Tanjung Luar, situated in east Lombok, is the biggest fish market on the island. It starts very early in the morning, before it gets unbearably hot and sunny. People come from surroundig villages by mopeds, horse-drawn carriages or in the back of old pickup trucks. The market is loud, colourful and extremely crowded.
I fell in love with Balinese food at the first bite and numerous stalls and ambulant vendors made it super easy to eat constantly! Here are some of my favourite dishes:
1. satays - grilled skewers. Traditional Indonesiam sates consist of chunks of meat (typically pork or chicken) grilled on a stick and served with delicious peanut sauce. Balinese version, sate lilit, is a bit more sophisticated: minced meat (also pork or chicken), freshly grated coconut and basa gede - the essence of Balinese cuisine, used for numerous dishes. It's a yellow spice paste, traditionally made using pestle and mortar, with turmeric, galangal, ginger, shallots, garlic, coriander seeds, cloves and nutmeg.
2. nasi goreng - fried rice, an Indonesian classic, super simple and just as delicious. Perfect for breakfast, lunch and/or dinner.
3. pepes ikan - fish spiced with basa gede, wrapped in banana leaves and grilled. Delicious and satisfying.
4. bakso ayam - as a devoted fan of Asian soups, I couldn't ignored stalls with delicious chicken broth.
5. ikan bakar - grilled fish. Fresh fish is always great, especially when served with Balinese sambal - a spicy sauce made with chili peppers, shallots, palm sugar, lemongrass and lime juice.
6. lak lak pandan - when it comes to desserts, I usually simply went for scrumptious, perfectly ripe fruit. But those rice flour cakes are another story. Colored with pandan leaves and served with palm sugar syrup and freshly grated coconut, they are divine!
7. es kelapa muda - the best drink ever: pulp and water of young coconut (coconut water being one of the greatest drinks on its own), sweet condensed milk, ice and very intense lime juice. Perfect refreshment!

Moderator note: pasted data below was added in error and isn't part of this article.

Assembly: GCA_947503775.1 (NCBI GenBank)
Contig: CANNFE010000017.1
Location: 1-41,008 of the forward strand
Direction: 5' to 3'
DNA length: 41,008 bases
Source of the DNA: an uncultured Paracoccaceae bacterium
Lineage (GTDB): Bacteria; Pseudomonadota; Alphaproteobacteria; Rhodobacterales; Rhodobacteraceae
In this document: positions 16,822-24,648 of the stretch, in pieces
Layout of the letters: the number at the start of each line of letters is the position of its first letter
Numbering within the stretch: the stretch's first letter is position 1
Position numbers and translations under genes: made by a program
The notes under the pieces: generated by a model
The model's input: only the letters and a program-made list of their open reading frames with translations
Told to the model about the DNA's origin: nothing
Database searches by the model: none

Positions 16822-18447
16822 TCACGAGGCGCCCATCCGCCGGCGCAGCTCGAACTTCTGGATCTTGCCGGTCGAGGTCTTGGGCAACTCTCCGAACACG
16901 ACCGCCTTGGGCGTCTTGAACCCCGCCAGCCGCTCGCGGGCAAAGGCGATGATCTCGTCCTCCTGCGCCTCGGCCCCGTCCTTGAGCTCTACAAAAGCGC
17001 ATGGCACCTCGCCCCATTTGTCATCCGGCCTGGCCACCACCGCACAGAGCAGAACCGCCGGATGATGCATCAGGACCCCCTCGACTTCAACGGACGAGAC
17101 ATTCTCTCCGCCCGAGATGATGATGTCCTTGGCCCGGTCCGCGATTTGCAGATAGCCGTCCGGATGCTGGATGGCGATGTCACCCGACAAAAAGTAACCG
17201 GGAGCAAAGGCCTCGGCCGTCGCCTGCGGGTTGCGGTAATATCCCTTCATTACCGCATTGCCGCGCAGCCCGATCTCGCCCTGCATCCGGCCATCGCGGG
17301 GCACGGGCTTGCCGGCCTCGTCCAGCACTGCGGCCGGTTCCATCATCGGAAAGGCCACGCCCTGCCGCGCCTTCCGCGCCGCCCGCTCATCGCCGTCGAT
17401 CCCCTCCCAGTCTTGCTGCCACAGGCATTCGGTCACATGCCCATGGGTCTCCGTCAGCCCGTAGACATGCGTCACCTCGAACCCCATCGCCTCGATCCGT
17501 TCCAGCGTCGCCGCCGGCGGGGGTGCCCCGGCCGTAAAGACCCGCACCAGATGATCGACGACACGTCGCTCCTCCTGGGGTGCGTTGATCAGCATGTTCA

Balinese offerings, canang sari, usually contain a small treat for the gods: a cracker, some rice, a cigarette or a cup of coffee. Once the incense goes out, the offering has been made and canang goes back to being an earthy object.
A few very green postcards from Bali and Lombok. Both islands benefit from extremely fertile volcanic soil. Jungle, rice paddies, exotic flowers, plantations of coffee, vanilla, cloves - this is a place where the grass really is always greener.
Cornwall is beautiful, still wild and full of picturesque walks. It's famous for its dramatic views, charming fishing villages, abundant plants and mild climate (they even have palm trees!) - which makes it a perfect place for autumn or spring getaway. But, most importantly, Cornwall is delicious! Think fresh seafood: crab, lobster, oysters and all, beautifully paired with local, traditional specialites.
1. cream tea: a traditional afternoon treat comprised of a pot of hot tea, freshly baked scones, homemade jam and clotted cream - local specialty, thick and so fat that it would be classified as butter in the US. The tradition derives from Cornwall and/or Devon and the two counties have contradictory opinions on whether one should top a scone with jam first and follow with clotted cream (Cornwall) or start with cream and put jam second (Devon). Feel free to try both options. I personally think that it actually depends on the thickness of jam.
It won't be challenging to find cream tea, but I liked it best on a meadow with a spectacular sea view at Boscastle Farm Shop, close to a lovely fishing village of Boscastle. They also offer a vast selection of local produce: fruit and vegetables, meat, cheese, preserves, beers and ciders.
2. mussels at The Ferry Boat Inn, a charming pub in a just-as-charming fishing village by the Helford River. It's a bit tricky to get there and even trickier to park, but waterfront tables and mouth-watering selection of seafood will make it up to you (especially if you're not the one driving).
3. pasties: baked shortbread pastry filled with beef and vegetables or lamb and mint. They're everywhere, but I highly recommend Pengenna Pasties. They have three locations, in St. Ives, Tintagel and Bude. You'll find a queue in front of each shop and delicious, filling pasties inside.
4. fresh lobster, oysters or a crab sandwich at Fresh from the Sea in Port Isaac. It's a pleasant little restaurant where you can also buy fresh fish. They have their own fishing boat, so the name is not even slightly exaggerated. They will serve you the daily catch and it will be absolutely scrumptious.